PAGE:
Setet for Det Universelle Rettferdighetens Hus

Shoghi Effendi stated that the permanent Seat of the Universal House of Justice would be built on the slopes of Mount Carmel in the vicinity of the Shrine of the Báband the resting places of members of Bahá’u’lláh’s family. In anticipation, the Guardian developed beautiful gardens around an arc-shaped path, and envisaged a number of edifices destined to serve as the world administrative centre of the Bahá’í Faith.

The Universal House of Justice announced in June 1975 that the time had come to initiate construction of its own permanent Seat, a building that would “not only serve the practical needs of a steadily consolidating administrative centre but will, for centuries to come, stand as a visible expression of the majesty of the divinely ordained institutions of the Administrative Order of Bahá’u’lláh.”1 The building was completed and occupied in 1983.

A Harmonizing Style of Architecture

The Seat of the Universal House of Justice stands at the apex of the arc on Mount Carmel. On its eastern side is the permanent building for the institution of the International Teaching Centre. On the other side is the Centre for the Study of the Texts—which houses a library and various offices—and the International Bahá’í Archives building, which contains historical artefacts and precious mementos associated with the Central Figures of the Faith and the early years of the Bahá’í religion.

The importance of the Seat of the Universal House of Justice in relation to the other buildings on the arc is clearly expressed by its location as well as by architectural details, its size and height.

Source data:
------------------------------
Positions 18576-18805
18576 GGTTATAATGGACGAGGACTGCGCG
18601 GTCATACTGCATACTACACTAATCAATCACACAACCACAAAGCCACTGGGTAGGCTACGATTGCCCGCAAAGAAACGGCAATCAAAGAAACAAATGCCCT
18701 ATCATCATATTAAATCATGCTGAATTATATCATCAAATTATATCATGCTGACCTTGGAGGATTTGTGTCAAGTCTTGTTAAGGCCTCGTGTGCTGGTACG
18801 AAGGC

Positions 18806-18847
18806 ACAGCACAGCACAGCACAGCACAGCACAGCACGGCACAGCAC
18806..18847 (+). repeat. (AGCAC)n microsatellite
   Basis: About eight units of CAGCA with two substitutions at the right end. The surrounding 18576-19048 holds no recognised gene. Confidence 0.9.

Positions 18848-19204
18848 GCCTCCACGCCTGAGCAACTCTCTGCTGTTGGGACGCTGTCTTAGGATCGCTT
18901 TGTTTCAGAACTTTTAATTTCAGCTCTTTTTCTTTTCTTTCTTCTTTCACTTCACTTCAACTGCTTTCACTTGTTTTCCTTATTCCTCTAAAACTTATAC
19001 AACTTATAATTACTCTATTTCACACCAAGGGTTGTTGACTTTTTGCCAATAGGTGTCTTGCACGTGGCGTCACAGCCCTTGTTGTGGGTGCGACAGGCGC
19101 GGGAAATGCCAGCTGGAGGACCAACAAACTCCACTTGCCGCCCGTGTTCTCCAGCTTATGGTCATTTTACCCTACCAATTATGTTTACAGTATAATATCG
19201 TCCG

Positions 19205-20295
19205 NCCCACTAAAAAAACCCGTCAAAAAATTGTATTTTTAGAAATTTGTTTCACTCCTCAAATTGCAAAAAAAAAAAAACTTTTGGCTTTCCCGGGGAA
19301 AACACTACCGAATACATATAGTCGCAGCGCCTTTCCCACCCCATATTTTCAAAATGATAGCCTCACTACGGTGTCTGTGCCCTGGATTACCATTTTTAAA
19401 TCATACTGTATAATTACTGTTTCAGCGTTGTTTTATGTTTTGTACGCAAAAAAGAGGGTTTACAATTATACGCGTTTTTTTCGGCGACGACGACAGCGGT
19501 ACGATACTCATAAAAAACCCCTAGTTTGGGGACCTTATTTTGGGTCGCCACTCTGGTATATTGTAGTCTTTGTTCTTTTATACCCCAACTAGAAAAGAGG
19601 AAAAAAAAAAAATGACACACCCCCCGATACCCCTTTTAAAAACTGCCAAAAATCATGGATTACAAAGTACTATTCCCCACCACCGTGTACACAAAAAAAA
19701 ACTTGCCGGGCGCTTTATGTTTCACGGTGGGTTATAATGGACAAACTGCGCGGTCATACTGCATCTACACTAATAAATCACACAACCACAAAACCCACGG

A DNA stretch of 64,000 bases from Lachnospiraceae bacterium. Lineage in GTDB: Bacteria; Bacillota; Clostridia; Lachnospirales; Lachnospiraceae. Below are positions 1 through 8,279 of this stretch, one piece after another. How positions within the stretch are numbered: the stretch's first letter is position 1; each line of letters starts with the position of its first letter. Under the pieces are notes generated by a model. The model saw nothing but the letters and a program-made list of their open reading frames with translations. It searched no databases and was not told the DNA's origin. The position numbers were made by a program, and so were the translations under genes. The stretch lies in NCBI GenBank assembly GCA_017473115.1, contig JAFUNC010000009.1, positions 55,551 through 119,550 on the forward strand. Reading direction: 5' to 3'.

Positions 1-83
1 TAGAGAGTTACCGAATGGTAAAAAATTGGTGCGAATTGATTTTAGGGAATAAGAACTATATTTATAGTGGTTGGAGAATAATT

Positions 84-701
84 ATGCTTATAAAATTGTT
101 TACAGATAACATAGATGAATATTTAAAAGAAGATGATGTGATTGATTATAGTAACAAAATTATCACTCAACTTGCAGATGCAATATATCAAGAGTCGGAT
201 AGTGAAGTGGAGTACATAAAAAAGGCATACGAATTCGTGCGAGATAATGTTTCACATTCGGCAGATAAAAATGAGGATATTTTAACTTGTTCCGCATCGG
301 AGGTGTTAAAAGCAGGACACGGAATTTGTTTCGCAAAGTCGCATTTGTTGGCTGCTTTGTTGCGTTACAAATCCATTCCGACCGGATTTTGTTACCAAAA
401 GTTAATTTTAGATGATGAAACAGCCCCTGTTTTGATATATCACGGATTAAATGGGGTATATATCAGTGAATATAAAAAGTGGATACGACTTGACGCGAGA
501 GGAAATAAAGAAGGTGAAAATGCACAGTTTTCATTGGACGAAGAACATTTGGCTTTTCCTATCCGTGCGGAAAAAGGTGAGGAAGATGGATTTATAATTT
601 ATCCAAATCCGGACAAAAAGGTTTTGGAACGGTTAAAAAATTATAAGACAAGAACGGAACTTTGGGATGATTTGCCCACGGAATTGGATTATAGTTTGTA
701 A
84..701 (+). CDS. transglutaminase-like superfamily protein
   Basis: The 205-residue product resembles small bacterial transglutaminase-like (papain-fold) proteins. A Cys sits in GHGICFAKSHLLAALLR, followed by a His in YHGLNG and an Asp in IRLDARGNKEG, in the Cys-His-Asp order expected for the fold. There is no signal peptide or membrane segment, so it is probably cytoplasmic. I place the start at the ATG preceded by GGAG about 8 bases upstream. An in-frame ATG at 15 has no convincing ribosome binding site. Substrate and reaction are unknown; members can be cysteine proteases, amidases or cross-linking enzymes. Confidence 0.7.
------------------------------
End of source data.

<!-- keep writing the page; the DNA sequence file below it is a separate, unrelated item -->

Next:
The Seat of the Universal House of Justice

Shoghi Effendi stated that the buildings around the arc were to follow a harmonizing style of architecture, a style which he himself established by building the International Bahá’í Archives in the classical Ionic order. This demanded that the architecture of the remaining buildings be classical, or of a contemporary style incorporating principles of classical architecture; for the Seat of the supreme governing council of the Bahá’í Faith, the stately Corinthian order was adopted.

Tall fluted Corinthian columns adorn the arcade which surrounds the building. At the point of the axis of the arc, at the entrance to the building, there is a portico projecting forward from the colonnade, supported by six additional columns. At the same time the depth and height of the portico recall similar porticos in Persian architecture, and the space it provides gives the impression of inviting all inside. Above the main door through which guests and pilgrims enter, is the spacious window of the chamber in which the Universal House of Justice meets. Facing towards the Shrine of Bahá’u’lláh, it is the heart of the building and is crowned by the dome. Like many domes in eastern architecture, this dome is based on an octagon in the heart of the building itself with an interesting system of integration with the geometry of the length and breadth of the building.

In addition to the Council Chamber of the House of Justice, a reception hall for pilgrims and other important visitors, a conference room, and space for the immediate secretariat of the House of Justice is provided.